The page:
The inspired writer of the Ephesians’ epistle (2:12) says to those who were once in sin, “Ye were without Christ.” (More accurately “Separate from Christ.”) We note again the distinction between the sinner and the Christian. The one is “separate from Christ,” the other is “separate from the world.” The distinction between those who are ready for heaven and those who are not, is so clear that none need be deceived.

The apostle Paul says further of the unregenerate that “they are aliens from the commonwealth of Israel.” Christians are the spiritual Israel of today. The unrighteous have no part in the blessed privileges and glorious prospects of the righteous. Furthermore, the sinful man is a foreigner to the promises of God. The promises in the Bible are from a kind Heavenly Father to His children and not to sinners. The promise to the sinner is salvation if he will repent. Still further it is said of those in their sins that they have “no hope.” Their state can be changed, but in a sinful state there is no hope.

Yet once more it is said that sinners are “without God in the world.” Literally godless. Oh, what depth of wretchedness to be in such a state. It is not surprising to often hear the ungodly saying, “I wish I never had been born.” I, too, would rather never have been born than to be “without God in the world.” There is a wide difference between the sinner and the Christian. The sinner is darkness, while the Christian is light. Every sinful life makes this world darker. Every righteous life makes the world brighter. Which life are you living?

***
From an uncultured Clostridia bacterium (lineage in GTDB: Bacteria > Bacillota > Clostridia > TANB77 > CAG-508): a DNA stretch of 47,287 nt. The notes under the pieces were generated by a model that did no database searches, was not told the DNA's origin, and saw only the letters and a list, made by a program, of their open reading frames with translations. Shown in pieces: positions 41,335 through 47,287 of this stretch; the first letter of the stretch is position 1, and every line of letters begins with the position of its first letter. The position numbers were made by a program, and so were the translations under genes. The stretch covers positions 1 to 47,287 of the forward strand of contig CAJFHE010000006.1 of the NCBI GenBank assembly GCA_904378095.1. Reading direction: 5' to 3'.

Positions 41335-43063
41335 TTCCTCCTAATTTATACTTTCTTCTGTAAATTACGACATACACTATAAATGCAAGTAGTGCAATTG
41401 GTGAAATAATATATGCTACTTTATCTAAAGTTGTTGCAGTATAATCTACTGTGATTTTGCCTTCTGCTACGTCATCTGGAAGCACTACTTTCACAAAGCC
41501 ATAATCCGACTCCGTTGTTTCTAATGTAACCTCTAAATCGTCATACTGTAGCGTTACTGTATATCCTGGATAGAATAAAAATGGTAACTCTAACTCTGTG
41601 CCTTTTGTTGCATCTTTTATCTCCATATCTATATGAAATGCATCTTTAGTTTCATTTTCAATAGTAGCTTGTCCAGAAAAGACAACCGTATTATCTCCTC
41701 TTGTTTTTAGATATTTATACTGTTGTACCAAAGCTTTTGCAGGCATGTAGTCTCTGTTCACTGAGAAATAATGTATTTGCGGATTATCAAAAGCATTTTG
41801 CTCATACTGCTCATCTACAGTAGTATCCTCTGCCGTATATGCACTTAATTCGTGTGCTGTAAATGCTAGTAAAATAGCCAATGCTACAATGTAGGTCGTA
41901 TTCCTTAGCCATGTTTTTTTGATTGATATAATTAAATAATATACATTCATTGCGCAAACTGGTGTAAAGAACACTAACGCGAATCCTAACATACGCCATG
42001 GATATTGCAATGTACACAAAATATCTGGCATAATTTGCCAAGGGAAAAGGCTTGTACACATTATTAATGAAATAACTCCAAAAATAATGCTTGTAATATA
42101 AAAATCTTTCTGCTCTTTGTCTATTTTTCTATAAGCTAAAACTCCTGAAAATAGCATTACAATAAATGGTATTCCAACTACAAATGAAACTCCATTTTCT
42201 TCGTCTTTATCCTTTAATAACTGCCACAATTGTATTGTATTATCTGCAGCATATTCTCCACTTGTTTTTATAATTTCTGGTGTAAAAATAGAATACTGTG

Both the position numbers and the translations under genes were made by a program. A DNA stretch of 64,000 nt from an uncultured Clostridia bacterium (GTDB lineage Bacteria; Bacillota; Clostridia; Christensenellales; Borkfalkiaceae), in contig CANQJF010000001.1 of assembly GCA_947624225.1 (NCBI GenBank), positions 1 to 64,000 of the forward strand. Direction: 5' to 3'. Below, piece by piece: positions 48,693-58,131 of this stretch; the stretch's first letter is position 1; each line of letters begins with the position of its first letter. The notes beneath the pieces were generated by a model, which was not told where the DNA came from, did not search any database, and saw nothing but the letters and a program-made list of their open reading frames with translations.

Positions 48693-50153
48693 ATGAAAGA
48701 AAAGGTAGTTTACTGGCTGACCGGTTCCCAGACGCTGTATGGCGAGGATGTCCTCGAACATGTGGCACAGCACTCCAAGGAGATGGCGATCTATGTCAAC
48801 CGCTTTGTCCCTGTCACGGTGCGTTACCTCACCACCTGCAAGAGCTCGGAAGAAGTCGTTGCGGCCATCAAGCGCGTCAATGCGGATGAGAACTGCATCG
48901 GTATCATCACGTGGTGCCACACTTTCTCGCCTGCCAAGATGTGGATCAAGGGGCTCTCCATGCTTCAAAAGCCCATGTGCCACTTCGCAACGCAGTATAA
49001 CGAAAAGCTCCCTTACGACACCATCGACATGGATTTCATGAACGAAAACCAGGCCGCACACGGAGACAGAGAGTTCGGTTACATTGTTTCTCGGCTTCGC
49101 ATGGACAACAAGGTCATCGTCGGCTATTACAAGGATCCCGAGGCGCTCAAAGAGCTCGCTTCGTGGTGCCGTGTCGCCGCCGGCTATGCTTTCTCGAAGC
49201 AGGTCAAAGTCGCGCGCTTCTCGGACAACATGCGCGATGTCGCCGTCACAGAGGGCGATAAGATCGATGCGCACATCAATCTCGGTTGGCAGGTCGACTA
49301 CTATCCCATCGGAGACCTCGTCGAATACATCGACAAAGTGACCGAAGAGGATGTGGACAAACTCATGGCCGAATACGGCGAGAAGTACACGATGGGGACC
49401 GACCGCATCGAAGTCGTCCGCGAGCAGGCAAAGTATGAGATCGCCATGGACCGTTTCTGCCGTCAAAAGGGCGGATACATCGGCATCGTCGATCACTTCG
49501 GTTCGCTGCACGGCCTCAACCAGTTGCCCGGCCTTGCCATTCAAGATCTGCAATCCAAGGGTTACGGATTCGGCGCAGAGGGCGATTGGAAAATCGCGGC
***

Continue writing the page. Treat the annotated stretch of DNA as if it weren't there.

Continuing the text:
Because some do not make success in certain undertakings does not prove that success in such an undertaking is impossible. We should not be discouraged because some others have failed. A small boy undertook a certain task and failed. Another boy of equal size, standing by, saw the cause of the first boy’s failure. He profited by the failure and made a success. Many a person has raised the monument of victory on the ruins of another’s defeat. I hope to aid you in living a Christian life by pointing out some reasons why others have failed.

In talking with people about the Christian life, we hear expressions oftentimes like these: “I cannot live as I would like to live.” “I do many things which I know I ought not to do.” One man said, “I have been trying with all the energy of my being for 20 years to live a true and right life, but I have miserably failed. I have sinned more or less every day.”

Many sincere hearts are hungering for a higher, holier, nobler life. There is something in the nature of man that demands a life that is true and right, but alas, how many are failing to find that which meets that demand?